Wednesday, November 22, 2017

Born to sparkle

This morning, after dropping He-Beat and Grey off at their respected locations, I took She-Beat to a special event hosted at her school. Despite only 2 days at this new preschool, we have seen a drastic change with both Beats and it was an opportunity for me to meet the staff and other teachers involved in the program.

While finishing up eating breakfast, She-Beat wandered up to a girl, clearly very interested in her princess-themed outfit. It was then I saw the slogan on her dress, that resulted in a fit of laugh-crying from me: "Born to sparkle."

On November 20, 2012, I was in a very different place. Having come off a long commute to work to finish up some grading and course-related prep, there wasn't a lot of light in my life. With a screw-it attitude, I decided to take an unexplored detour to work, stopping at a coffee shop my students had been raving about. It was upon walking into the shop that I found this lovely creation.


This lamp basically described all I was feeling about life at that moment. After 4 failed rounds of IVF, 2 miscarriages and no idea whether the pending final round of treatment was even going to work, I was feeling like the walking dead. The color had literally gone out of my life, tainted by pain and grief that so few seemed to understand. And yet, when that pain was dulled, usually with the help of an evening beer, I was able to find what light was left in my heart. A light that even though it felt like it was being extinguished, still showed through as I made the decisions to fight towards a path of resolution.

Looking at this new friend of She-Beats, I instantly was reminded of this beer-can lamp and all that I had experienced. Because for most these kids, despite how sweet and loving they all are, daily life is usually a struggle. They working harder than their peers to overcome challenges due to their disabilities. Yet when given a chance and with proper help, the light they carry sparkles and shines to fill the room. In a lot of ways more strongly and brightly than those that have never faced what they face daily. These kids sparkle and shine.

We're currently in the thick of the holiday season. Many in the United States will be traveling to see family, sharing meals with those that are near and dear. I remember while in the trenches how terribly hard this time was, finding myself having to make plans for what I could and could not endear, stealing my heart from those moments that would add to the pain. I also remember feeling that in this dark period, my light was being extinguished. Looking back now, I see that it was actually the complete opposite as in those darkest of hours, the light in me was actually shining through.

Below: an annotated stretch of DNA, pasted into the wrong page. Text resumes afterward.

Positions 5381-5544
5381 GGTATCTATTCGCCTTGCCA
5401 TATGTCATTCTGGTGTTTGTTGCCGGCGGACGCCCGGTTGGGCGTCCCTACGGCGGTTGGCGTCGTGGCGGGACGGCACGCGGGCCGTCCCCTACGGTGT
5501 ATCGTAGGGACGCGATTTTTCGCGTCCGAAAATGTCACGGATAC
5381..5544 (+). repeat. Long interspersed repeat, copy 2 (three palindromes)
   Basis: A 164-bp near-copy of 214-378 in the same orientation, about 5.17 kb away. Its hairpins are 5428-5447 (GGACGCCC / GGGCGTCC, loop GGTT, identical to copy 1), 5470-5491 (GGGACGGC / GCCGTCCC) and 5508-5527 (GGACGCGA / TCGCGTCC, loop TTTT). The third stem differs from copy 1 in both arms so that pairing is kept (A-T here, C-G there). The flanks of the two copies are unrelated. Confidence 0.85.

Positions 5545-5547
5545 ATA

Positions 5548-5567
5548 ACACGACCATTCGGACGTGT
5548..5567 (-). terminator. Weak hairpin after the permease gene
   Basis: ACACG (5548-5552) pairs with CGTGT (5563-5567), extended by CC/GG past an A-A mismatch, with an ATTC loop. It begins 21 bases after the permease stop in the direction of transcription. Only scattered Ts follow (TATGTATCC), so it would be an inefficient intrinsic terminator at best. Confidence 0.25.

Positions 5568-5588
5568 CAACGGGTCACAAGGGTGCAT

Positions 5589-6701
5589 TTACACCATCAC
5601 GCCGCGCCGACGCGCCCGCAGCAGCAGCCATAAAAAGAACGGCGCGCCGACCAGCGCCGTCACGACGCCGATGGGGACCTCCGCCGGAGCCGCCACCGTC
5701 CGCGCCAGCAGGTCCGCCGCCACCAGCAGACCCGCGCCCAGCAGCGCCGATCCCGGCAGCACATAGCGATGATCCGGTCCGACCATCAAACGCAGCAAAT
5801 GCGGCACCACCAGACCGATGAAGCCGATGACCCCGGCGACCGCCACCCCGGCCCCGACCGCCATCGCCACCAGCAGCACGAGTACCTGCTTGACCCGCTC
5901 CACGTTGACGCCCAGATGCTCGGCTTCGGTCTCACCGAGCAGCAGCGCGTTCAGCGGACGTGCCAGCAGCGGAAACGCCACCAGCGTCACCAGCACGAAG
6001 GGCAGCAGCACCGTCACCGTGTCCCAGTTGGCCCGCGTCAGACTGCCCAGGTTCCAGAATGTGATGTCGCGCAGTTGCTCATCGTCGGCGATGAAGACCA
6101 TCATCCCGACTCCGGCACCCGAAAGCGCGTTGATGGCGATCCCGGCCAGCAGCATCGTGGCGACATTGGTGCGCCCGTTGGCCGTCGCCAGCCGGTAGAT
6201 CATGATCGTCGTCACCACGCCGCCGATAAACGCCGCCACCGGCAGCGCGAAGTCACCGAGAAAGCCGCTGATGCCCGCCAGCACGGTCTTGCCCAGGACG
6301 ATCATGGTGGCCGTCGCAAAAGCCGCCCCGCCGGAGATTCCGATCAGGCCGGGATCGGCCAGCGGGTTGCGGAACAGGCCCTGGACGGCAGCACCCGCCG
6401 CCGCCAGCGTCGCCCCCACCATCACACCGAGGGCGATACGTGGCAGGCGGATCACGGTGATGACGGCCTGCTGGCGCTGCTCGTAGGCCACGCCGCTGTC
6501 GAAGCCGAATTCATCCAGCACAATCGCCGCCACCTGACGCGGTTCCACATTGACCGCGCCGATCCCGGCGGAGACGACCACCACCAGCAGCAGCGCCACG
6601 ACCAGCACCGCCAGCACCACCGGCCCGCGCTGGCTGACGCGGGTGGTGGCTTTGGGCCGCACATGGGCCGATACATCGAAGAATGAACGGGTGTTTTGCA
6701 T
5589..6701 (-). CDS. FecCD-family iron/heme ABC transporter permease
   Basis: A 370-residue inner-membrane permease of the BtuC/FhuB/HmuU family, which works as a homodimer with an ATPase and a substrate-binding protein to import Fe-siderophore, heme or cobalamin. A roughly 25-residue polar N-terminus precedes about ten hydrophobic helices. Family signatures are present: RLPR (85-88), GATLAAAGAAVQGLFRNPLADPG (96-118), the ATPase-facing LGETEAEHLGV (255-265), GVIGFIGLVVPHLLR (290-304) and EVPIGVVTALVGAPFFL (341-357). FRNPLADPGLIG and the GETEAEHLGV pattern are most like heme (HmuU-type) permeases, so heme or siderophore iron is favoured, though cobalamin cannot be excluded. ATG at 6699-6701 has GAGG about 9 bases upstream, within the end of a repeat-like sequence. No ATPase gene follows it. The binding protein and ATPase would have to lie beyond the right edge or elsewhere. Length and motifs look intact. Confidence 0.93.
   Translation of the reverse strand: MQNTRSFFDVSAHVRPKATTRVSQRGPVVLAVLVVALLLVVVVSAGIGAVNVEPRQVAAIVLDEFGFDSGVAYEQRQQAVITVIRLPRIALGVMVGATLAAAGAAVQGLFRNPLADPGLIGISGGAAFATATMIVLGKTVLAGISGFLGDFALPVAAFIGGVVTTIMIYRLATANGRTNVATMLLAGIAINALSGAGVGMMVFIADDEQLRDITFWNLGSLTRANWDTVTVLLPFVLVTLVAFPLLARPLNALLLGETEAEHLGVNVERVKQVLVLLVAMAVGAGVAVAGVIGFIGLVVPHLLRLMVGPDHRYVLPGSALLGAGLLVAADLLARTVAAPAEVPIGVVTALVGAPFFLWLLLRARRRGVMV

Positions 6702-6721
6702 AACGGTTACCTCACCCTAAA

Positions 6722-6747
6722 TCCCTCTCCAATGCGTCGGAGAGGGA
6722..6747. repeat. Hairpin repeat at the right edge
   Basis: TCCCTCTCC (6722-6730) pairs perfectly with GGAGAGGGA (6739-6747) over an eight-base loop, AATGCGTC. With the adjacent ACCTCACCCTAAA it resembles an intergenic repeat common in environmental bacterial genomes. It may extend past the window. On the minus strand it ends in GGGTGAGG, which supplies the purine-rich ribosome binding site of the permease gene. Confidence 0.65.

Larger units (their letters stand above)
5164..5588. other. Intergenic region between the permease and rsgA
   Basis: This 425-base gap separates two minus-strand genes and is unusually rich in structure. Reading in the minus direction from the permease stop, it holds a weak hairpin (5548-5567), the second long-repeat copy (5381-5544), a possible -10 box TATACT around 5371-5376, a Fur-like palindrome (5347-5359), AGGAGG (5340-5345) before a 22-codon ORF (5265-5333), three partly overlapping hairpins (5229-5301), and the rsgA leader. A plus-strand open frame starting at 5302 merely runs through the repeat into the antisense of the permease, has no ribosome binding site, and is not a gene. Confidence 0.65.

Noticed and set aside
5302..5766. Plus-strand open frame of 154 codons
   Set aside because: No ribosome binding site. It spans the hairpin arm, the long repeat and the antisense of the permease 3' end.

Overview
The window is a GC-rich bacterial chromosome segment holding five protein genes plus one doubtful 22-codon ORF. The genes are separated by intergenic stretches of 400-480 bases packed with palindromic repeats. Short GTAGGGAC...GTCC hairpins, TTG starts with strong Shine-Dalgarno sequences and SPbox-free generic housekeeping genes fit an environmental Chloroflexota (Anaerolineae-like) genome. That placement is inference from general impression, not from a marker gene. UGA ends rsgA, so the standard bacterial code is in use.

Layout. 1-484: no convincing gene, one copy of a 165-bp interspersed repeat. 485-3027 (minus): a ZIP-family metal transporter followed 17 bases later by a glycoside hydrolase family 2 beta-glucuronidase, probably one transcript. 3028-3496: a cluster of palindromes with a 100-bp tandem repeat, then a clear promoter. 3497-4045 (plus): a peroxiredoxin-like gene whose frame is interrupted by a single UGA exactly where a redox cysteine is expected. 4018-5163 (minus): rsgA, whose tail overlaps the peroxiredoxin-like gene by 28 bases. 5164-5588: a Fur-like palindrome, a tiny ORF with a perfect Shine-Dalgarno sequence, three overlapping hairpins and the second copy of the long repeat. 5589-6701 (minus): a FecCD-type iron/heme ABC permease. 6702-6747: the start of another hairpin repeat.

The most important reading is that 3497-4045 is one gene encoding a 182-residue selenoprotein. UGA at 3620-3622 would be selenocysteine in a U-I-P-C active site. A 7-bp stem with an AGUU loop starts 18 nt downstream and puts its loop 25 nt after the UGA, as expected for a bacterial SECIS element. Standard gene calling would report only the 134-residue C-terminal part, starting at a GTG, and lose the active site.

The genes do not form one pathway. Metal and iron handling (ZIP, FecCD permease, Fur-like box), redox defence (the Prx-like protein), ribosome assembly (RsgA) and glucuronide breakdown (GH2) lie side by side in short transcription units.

To everyone reading this, I wish everyone of you moments of peace and love tomorrow and in the days to come. And may you know that in those hard moments, where you're feeling muted or like an outcast and where the pain seems like it's too much to bear, I can still see that light inside of you. Because we are all born with the potential to sparkle, but our journey through trauma, loss, heartache and pain makes us shine in the most unique and beautiful ways.

Tuesday, November 21, 2017

Reset

Yesterday I botched another phone interview. The position is for a company that is going through a lot of growth and though it's not my dream job, it would have been an interesting in. But I didn't connect well with the hiring manager, struggled to answer his questions and felt like we weren't understanding one another (outside of the fact that I'll be available to start at the beginning of December).

I was fairly pissed off last night. All the reworking of my CV and cover letter felt like an absolute worthless endeavor. The end result was an 8 pm bedtime, leaving Grey to fend for himself as dinner consisted of leftovers in the fridge.

Laying in bed, I ran through all that had happened yesterday: the shitty comment at the beginning of class that left me fuming quietly, the hours spent on filling out forms for future assessments and then finally a phone interview that left me feeling utterly worthless and waiting for the pending "No" next week.

Then I remembered picking up the Beats from school. That after only one day, their behavior was the polar opposite from the other daycare. Having He-Beat run happily into his new school, settling in with activities and asking me to leave. Having She-Beat wave good-bye to her brother, then happily lead me into her new school, showing off her doll to all her new friends and also waving good-bye happily. And at the end of the day, finding them sitting together quietly on the classroom rug, listening to the story the teacher was reading; clearly aware I had arrived but also much more interested in the activity they were engaged in.

The final bit of evidence was the daily notes from both schools. Hearing they both had very good days and the comments about how sweet they both had been. Considering I've gotten zero actual communication from their previous teachers and the director was consistently negative about them, I found myself completely dumbfounded.